By Rekha Bhatt, Co-President, Innovative Schools
Each fall, as a new school year kicks off, I reflect on my own experience with schooling and what drives me in this work. This year, I am entering my 16th year in education. I started my professional career in education with Teach for America serving as an English teacher at West Philadelphia High School. I learned a lot—very quickly—about the importance of supportive relationships and high expectations for students. One of my proudest accomplishments was creating my school’s first Advanced Placement English courses with the encouragement of my incredible school leader. My students were brilliant and deserving of coursework that challenged, engaged, and prepared them for their post-secondary plans.
It is hard to believe that these same students are now starting their own families. Over the years, I have received messages and updates from my former students – about how they are thriving and confident in their college English classes, studying books that they already read in high school, and pursuing their passions – these are some of the best rewards of being a former teacher.
When I reflect on my own experience with school, I am grateful that education opened doors of opportunity for me, but it was not without its challenges. My parents immigrated to the U.S. from India in the 1970s and settled in Pennsylvania to further their own educations and to ensure that my siblings and I received excellent schooling as well. They chose our neighborhood based on its location in a high-quality school district, and ultimately, I reaped the benefits of being in that system.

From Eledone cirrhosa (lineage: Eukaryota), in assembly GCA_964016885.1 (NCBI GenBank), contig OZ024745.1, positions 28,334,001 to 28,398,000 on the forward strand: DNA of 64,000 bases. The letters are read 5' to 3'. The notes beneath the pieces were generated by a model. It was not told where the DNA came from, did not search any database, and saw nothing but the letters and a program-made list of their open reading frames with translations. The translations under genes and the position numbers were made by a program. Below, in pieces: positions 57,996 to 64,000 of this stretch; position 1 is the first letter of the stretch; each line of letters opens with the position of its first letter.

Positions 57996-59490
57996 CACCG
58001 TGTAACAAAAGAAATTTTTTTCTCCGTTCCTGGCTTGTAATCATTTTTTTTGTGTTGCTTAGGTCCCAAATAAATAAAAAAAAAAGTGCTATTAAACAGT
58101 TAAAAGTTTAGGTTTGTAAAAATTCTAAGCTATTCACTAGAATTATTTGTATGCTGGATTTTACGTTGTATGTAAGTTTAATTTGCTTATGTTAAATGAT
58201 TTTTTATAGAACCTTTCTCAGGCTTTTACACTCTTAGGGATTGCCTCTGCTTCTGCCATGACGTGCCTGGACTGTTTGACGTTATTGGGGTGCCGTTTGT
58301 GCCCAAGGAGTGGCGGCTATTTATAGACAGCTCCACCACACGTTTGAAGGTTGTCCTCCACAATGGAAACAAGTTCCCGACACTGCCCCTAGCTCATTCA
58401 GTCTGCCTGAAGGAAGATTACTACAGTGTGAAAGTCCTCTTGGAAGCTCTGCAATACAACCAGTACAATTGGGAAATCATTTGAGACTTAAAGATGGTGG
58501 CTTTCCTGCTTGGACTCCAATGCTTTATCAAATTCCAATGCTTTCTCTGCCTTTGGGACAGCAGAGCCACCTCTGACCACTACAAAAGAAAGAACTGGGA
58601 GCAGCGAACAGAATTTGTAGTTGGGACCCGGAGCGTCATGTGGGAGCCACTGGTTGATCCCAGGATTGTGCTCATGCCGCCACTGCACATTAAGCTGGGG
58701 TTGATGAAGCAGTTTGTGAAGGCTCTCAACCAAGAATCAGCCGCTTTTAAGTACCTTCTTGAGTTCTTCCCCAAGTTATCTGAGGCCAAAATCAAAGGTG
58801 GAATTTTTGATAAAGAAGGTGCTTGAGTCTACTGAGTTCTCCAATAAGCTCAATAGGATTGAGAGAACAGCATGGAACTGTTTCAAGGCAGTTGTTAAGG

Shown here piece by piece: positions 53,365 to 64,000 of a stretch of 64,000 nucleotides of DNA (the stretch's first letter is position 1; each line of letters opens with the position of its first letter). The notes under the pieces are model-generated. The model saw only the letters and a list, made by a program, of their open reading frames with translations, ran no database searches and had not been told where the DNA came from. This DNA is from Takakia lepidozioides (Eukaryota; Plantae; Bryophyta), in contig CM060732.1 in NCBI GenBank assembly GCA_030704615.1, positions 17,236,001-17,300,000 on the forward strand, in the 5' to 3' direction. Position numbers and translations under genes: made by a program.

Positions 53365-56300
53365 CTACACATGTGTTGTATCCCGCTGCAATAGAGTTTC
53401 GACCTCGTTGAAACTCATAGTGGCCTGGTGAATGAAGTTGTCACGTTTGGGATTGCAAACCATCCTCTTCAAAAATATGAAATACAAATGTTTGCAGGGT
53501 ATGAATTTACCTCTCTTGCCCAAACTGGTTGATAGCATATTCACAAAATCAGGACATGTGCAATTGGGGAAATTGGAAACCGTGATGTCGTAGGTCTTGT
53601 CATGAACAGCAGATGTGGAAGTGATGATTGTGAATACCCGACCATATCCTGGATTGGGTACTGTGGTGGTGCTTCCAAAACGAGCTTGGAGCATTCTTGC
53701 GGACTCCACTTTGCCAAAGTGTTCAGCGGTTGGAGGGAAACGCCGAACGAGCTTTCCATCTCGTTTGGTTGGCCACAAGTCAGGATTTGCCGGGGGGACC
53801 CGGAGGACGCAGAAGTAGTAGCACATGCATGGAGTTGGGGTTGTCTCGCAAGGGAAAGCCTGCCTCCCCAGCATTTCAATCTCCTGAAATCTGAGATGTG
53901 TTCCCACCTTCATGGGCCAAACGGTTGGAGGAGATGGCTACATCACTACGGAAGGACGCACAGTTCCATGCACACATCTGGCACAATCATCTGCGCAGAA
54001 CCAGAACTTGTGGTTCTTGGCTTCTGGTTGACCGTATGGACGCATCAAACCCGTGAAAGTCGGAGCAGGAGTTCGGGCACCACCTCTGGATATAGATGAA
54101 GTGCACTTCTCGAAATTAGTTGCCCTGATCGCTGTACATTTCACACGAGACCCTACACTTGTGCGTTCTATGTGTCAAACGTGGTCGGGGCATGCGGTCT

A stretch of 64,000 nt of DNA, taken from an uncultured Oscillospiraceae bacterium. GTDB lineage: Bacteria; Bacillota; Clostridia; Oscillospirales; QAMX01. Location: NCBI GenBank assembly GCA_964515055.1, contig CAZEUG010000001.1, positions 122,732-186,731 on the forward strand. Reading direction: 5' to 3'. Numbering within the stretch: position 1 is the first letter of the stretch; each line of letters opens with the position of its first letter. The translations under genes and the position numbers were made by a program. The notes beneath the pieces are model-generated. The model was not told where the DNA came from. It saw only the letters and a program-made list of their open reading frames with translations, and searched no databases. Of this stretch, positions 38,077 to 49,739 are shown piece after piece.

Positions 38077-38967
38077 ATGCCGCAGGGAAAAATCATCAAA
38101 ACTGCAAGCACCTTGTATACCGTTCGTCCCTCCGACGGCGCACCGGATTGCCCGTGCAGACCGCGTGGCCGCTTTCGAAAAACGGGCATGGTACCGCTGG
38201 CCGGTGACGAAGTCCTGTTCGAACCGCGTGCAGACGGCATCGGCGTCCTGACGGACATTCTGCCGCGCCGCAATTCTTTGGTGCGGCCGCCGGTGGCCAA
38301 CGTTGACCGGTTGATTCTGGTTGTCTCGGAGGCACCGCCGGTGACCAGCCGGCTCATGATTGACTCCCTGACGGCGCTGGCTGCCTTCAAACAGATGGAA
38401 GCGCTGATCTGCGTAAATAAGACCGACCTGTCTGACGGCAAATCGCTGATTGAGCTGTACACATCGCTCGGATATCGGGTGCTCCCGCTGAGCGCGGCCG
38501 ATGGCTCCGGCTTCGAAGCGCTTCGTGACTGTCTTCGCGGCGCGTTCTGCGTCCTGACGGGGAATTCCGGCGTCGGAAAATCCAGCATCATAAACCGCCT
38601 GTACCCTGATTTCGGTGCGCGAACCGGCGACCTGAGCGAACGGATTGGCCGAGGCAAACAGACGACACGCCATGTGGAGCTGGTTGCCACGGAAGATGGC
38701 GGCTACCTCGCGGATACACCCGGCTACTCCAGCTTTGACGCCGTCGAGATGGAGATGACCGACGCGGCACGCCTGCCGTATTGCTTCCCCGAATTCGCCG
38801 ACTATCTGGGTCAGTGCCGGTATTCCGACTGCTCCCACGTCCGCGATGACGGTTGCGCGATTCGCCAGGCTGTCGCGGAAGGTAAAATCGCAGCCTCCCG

However, when my mom went to enroll me in preschool, I was denied entry because of a disability—I was born partially deaf—and the teachers thought that I would require too much additional attention. Thanks to fierce advocacy from my mom, I was evaluated and deemed capable of thriving in a general education setting. I think often about how that decision has impacted how I was perceived and treated as a student thereafter.
This early experience with educational advocacy also set me on the path that I’m on—supporting families like mine as they navigate systems that are designed to exclude them and creating conditions for every child to attend an excellent community school that honors their brilliance.
I am a proud mom of two young girls, one five years, and the other five months old. This month, my older daughter started Kindergarten in our local school district. I am excited for her to chart her educational course, not only with support from her parents, but also from committed teachers and staff with whom she will foster relationships over the years. My daughters are a source of continued motivation for me—I want to ensure they always feel a sense of belonging in their schooling and that every child experiences the same privileges and opportunities that they do.
Over the course of the past eight years at WA Charters, I have had the joy and challenge of supporting and advocating for high-quality schools for Washington’s students. I know how critical strong leadership is to a high-quality school, and that’s why I’m excited about our innovative school service offerings, which include our Transformative Leader Fellowship, Operations Learning Series, and Fundraising Learning Series, and for the work that the True Measure Collaborative is doing to support educators in charters and districts to serve all students in inclusive settings. This year, our sector is almost 5,000 students strong and growing. Students and staff are returning to their buildings in what feels like a more typical school year after two very difficult ones. We have so much more work to do to be the sector that we are aspiring to be, and we are learning lessons every day that drive us closer to our vision of an anti-racist, student-centered public education system accessible to all students.
Wishing you a joyful school year,